A slow start becomes a dream come true for Australian Ballet’s Ashton tribute.
As the undisputed father of English classical ballet, Frederick Ashton is firmly etched in the annals of the art form, but despite this venerable reputation, outings for Ashton’s work are relatively few and far between down under. Australian Ballet have not mounted any of the great British choreographer’s work in eleven years, so even the most ardent of Australian balletomanes could be forgiven for not being well acquainted with Ashton’s masterpieces. Good news then, that the Australian Ballet should present a full evening devoted to celebrating this giant of 20th-century ballet. As an introduction to Ashton’s genius, the second half of this evening of dance was unquestionably the most potent example of why Ashton deserves his place among the great icons in the history of ballet.
Monotones II (Brett Simon, Natasha Kusen, Jared Wright)
Opening this triple-bill was the most recent piece of the evening’s offering, Monotones II. This relatively brief, abstract work of pure dance, created in 1965, was inspired by the early voyages of space exploration, when the public consciousness was enraptured with a vision of a future among the stars. Three dancers, two male, one female, all clad in similarly androgynous, white unitards, are at once ethereally celestial and kitschy b-movie sci-fi in their aesthetic. Set to Erik Satie’s hypnotically serene Trois Gynopédies (sumptuously orchestrated by Debussy and Alexis Roland Manuel), the pas de trois drift starkly across a dimly lit, bare stage evoking the cold infinity of space. This is Ashton at his most economical: the dance is understated, quiet, restrained, but brutally exposed and deceptively technical. Instead of big leaps, or flashy solos, Monotones II celebrates precision, ensemble sensitivity and graceful, effortless poise, but this presentation, rather than giving the impression of weightlessness, felt a little laboured, and in need of polishing.
Fairing better, the 1946 piece, Symphonic Variations, is one of Ashton’s most celebrated choreographic achievements. In contrast to the glacial stasis of Monotones II, this piece, for three male and three female dancers, is fleet, vibrant and undeniably joyous. Set to the music of César Frank, it is an essay in spatial awareness as the six dancers converge, split, and then reform in a kaleidoscopic array of different combinations. Against a sunny, yellow backdrop, a virtuosic cascade of spooling lines, glorious leaps and skittering pointe work extols the space and stillness between the dancers as much as the vividness and energy of the movement itself. The shapes are rooted in the classical (as is the costume, of a Greek ilk) yet the lines are deliberately sharp, the épaulement explicitly angular, as Ashton imbues the technical heritage of this choreography with a refreshing, yet subtle innovation.
Symphonic Variations (Ako Kondon, Cristiano Martino, Robyn Hendricks, Amber Scott)
Ashton achieves an unrivalled sympathy between the choreography and the music, imitating the layered counterpoint of the score through the character and complexity of the dance. Once again, this abstract piece can bear little imprecision, particularly with choreography as meticulously synced to the score as this, and some roughness in the execution rubbed a little of the sheen off this otherwise very pleasing account.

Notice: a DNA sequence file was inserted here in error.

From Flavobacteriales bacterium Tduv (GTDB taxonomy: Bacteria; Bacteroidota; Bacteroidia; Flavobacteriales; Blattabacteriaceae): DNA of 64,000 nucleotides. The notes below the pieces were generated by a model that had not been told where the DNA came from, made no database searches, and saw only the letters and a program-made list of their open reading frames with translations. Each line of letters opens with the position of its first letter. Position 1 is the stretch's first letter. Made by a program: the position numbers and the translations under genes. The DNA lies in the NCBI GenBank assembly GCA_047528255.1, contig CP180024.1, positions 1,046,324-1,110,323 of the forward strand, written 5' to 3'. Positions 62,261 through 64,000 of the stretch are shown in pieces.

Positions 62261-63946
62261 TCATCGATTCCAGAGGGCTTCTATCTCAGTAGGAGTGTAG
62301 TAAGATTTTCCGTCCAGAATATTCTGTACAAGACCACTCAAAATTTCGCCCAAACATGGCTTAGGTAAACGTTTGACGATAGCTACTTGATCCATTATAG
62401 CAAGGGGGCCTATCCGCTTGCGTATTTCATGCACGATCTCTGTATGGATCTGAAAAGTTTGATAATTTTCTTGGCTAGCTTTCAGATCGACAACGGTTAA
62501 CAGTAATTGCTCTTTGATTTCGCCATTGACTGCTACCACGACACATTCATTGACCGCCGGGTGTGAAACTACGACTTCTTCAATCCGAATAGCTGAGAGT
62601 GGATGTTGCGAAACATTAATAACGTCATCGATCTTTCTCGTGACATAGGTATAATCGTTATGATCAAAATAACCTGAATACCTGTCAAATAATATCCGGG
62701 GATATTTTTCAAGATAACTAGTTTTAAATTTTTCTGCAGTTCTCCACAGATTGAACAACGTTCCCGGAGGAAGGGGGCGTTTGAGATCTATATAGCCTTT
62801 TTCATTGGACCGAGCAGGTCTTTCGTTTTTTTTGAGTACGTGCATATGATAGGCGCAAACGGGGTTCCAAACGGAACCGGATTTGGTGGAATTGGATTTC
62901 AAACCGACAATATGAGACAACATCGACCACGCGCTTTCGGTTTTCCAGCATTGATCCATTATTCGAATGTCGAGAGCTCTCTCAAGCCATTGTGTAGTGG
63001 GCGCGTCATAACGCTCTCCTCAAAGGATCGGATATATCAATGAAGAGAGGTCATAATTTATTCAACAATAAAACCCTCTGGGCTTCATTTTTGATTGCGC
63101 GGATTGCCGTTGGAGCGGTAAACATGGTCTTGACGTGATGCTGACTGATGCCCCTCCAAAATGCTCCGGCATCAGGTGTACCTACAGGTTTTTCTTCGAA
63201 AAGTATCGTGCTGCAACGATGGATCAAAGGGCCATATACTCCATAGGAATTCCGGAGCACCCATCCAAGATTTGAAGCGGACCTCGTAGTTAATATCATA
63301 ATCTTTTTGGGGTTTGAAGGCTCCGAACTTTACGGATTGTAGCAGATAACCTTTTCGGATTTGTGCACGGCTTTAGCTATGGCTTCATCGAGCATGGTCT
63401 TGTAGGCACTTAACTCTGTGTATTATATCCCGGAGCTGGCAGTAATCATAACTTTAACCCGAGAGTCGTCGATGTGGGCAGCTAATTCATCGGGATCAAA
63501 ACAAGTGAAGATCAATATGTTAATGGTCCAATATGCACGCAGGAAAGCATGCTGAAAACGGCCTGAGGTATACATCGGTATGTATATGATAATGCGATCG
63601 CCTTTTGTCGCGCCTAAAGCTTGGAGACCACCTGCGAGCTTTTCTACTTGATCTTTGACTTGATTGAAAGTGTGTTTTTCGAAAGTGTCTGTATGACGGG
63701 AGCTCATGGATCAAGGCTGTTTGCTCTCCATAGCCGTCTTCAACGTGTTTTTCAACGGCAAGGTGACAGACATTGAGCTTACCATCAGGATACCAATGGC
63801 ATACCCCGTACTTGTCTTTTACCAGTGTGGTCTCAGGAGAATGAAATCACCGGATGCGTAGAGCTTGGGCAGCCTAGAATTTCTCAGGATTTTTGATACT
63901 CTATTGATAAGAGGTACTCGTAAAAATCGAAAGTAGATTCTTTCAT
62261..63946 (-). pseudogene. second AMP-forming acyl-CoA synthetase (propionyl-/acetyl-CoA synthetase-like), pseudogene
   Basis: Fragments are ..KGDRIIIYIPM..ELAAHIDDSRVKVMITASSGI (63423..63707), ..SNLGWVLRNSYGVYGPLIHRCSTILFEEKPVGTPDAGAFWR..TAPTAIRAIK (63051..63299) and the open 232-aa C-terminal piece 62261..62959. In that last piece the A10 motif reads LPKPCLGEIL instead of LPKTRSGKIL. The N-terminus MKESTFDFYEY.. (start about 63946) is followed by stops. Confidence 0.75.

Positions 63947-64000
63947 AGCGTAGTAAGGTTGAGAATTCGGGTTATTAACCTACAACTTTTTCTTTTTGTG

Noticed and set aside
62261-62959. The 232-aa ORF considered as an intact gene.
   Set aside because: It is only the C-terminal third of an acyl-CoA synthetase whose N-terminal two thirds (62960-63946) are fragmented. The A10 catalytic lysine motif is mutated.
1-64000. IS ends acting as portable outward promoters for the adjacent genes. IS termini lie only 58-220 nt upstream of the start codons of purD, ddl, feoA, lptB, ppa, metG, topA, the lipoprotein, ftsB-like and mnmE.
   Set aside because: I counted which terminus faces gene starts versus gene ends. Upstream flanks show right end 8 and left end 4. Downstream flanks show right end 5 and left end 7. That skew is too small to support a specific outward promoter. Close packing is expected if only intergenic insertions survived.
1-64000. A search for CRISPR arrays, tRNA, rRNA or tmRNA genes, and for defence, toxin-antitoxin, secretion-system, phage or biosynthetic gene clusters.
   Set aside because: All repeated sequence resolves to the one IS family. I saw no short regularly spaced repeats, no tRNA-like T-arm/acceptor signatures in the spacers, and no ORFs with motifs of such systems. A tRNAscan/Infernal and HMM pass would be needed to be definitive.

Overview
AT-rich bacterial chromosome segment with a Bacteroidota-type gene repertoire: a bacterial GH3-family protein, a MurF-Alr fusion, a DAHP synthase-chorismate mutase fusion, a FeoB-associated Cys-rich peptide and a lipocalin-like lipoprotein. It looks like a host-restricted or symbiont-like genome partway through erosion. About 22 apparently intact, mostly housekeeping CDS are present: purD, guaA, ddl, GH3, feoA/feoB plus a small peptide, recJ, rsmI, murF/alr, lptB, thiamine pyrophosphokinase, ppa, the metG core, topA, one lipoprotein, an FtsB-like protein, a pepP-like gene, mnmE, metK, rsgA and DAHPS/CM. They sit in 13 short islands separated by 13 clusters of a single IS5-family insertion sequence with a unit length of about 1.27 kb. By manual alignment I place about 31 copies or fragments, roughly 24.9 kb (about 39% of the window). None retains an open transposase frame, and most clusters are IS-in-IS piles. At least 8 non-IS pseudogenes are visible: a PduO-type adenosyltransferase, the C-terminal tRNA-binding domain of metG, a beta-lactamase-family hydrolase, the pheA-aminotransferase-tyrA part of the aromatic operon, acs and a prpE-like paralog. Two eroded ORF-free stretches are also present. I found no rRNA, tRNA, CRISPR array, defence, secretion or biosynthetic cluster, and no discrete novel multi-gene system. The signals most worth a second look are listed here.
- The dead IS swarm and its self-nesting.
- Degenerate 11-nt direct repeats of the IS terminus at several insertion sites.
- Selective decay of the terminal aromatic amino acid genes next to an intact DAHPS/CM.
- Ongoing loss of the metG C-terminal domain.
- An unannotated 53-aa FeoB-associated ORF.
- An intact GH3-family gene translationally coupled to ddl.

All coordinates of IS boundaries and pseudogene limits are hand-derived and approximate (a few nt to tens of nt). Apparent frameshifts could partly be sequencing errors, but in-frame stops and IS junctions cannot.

Closing the evening we enter the creative territory where Ashton arguably shone the brightest, narrative ballet. The Dream, made in 1964 is an abridged telling of Shakespeare’s comedy of magical mischief and romantic misadventure, A Midsummer Night’s Dream, set to Mendelssohn’s well-loved incidental music. Ashton’s astonishing power to transmute movement into music is all the more impressive as he expertly communicates Shakespeare’s narrative, achieving a blissful synergy between choreography, musicality and story telling. Australian Ballet have invested heavily in realising this piece as faithfully as possible, sending four of its talented principal artists to London’s Royal Opera House to work with Sir Anthony Dowell, Ashton’s original Oberon. Clearly the confidence and potency of this performance is testament to the value of this tireless pursuit of Ashton-ian perfection.
The cast Australian Ballet has assembled is unanimously accomplished, but of particular note is Chengwu Guo’s gleefully cheeky, and wondrously acrobatic Puck. Lighter than air, Guo’s fearlessly nimble leaps, twists and tumbles were the perfect foil for Kevin Jackson’s regal condescension as Oberon, King of the Fairies. Despite the technical demands of this ferociously challenging role, Jackson’s stamina and highly evolved stagecraft offered an iron-clad interpretation. Paired as they were in Australian Ballet’s previous production, Giselle, opposite Jackson, Madeleine Eastoe gave a radiant performance as Titania. These two dancers, at the height of their powers, not only left us breathless with the flawless execution of their final duet, but also showed us perfectly the peerless poetry and romantic grandeur of Ashton at its very best.
Australian Ballet present The Dream, on tour across Australia until July 9.